NDAs: the Good, the Bad, and the Ugly

not use an NDA. Why? Because there are a million and one great ideas out there, and believe me, the idea is only the beginning. To raise money, attract strategic partners, find a market, and sell to something takes way, way more than just an great idea. It takes stellar execution of that idea. When you are disclosing confidential trade information such as a patentable idea, client identities or client lists, vendor information, upcoming strategic alliance information, or proprietary methodologies, however, an NDA likely would be appropriate.  I say, “likely,” because the question can be pretty fact specific and there may be exceptions in the instance you are addressing. Probably time to ask your attorney to take a look at the situation with you. * N.B., you need never use an NDA with advisors you hire which have a legal or ethical obligation to keep your information confidential, such as attorneys or CPAs.  There are statutory remedies you can use should they disclose your information.  Be sure to ask. As a practical matter, then, if the person you are speaking to is that dangerous type with ability to execute yours or anyone else’s unique concept, more than likely s/he is probably busy successfully working on a few of his/her own.  They will have little inclination to sign an NDA, when they have nothing to gain from the relationship, but you may wish to speak to them for advice or even to explore possible partnership or investment.  Any other type of person probably isn’t interested in starting a new business and/or doesn’t have the ability to do so. The last thing I explain to my business clients about NDAs is that they are only as helpful as you are well-funded enough to sue the information recipient in the event of a breach.  Your NDA should have some language agreeing in advance that the court may issue an injunction barring the recipient’s further disclosure.  And as with any contract dispute, however, the recipient’s lack of money with which to pay damages may diminish the effectiveness of the NDA in protecting your information.  So try to deal with solvent people.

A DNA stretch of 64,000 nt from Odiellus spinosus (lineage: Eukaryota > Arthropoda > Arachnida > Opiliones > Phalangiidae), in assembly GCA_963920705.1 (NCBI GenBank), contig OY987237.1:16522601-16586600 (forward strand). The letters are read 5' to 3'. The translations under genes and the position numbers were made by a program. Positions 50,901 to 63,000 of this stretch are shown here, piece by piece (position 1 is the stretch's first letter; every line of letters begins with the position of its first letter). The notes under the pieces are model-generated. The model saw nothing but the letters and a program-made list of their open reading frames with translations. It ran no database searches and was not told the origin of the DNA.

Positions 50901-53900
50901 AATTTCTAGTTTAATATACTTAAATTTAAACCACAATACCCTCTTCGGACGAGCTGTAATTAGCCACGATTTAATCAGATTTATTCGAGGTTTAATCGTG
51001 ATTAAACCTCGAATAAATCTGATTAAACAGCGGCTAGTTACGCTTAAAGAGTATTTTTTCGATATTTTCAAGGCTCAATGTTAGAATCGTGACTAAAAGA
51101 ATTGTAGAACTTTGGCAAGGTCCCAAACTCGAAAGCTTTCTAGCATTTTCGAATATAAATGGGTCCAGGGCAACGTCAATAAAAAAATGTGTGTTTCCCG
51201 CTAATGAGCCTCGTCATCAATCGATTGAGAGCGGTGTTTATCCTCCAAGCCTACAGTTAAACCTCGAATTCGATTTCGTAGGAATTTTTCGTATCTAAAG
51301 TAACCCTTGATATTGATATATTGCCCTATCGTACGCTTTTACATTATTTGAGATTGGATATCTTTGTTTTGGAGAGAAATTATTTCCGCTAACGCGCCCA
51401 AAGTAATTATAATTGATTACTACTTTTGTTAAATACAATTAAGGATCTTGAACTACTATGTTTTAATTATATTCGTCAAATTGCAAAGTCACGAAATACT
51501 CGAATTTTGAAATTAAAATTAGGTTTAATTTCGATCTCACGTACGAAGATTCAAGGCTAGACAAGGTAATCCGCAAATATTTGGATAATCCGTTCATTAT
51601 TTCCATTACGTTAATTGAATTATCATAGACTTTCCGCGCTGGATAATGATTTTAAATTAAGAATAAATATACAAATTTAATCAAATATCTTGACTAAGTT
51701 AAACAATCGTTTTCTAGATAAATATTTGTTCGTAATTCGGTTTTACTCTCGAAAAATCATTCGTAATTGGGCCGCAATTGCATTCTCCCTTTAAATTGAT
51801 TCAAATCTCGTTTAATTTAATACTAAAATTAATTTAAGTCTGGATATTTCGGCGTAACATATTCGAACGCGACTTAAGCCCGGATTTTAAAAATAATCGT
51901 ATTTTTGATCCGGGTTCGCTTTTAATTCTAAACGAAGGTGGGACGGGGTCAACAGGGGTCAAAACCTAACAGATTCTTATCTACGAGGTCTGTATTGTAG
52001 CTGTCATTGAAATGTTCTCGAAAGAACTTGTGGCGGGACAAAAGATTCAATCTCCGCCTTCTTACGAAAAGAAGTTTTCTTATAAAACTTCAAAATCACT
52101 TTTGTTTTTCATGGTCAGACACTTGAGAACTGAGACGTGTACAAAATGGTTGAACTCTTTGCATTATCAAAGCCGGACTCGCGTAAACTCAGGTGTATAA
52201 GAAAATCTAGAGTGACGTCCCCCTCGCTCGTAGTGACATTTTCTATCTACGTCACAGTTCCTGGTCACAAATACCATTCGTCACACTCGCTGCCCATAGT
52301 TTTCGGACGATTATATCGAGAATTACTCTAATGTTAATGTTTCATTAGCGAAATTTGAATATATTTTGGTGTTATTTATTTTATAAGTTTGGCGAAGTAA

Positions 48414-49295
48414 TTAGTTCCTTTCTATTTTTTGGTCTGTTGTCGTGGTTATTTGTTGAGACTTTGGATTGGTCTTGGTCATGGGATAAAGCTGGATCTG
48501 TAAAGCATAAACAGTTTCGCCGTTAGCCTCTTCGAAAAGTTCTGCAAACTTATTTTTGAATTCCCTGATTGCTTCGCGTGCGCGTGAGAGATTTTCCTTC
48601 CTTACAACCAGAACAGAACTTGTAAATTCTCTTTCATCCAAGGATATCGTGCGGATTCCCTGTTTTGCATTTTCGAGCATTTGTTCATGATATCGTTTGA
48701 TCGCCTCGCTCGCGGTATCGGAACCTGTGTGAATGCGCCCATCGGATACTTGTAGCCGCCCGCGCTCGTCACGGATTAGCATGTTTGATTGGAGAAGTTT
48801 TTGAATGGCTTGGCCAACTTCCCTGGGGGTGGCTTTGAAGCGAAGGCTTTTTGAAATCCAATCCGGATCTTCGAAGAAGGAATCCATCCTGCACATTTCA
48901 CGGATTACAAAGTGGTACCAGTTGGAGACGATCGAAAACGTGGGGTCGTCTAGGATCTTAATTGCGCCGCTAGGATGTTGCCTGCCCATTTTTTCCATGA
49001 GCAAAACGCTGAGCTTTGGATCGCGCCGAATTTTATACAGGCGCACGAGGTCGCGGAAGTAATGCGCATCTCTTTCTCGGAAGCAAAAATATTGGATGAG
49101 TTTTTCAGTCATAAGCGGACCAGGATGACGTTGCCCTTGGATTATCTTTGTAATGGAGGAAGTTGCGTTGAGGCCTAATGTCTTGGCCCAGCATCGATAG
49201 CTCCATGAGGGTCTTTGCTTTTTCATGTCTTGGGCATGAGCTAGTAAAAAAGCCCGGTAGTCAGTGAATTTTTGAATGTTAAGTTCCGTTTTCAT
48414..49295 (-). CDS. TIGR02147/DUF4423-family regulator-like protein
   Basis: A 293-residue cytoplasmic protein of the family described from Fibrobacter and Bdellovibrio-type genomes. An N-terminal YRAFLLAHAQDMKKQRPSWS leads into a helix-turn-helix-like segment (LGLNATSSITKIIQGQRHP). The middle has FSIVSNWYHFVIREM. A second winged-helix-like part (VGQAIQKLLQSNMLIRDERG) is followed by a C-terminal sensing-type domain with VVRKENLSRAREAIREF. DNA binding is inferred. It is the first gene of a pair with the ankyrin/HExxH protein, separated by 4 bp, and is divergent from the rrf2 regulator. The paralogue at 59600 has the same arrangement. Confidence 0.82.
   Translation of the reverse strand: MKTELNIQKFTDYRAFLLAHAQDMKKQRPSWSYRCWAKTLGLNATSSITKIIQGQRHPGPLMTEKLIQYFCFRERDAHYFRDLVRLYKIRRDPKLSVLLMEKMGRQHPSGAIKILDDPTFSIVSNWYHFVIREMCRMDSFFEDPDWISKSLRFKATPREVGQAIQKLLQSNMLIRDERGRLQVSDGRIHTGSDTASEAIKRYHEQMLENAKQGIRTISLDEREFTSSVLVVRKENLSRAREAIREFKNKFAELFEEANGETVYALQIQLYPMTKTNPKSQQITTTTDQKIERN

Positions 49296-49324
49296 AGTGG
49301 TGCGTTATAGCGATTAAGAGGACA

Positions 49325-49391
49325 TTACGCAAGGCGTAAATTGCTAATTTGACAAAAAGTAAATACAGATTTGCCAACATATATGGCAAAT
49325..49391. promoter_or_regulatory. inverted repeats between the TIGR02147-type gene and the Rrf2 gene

For information on when a patentable idea must be protected (and not disclosed) prior to filing, please consult with an intellectual property attorney or patent attorney.  This site may also be helpful: USPTO.gov, General Information About Patents.  ]]>

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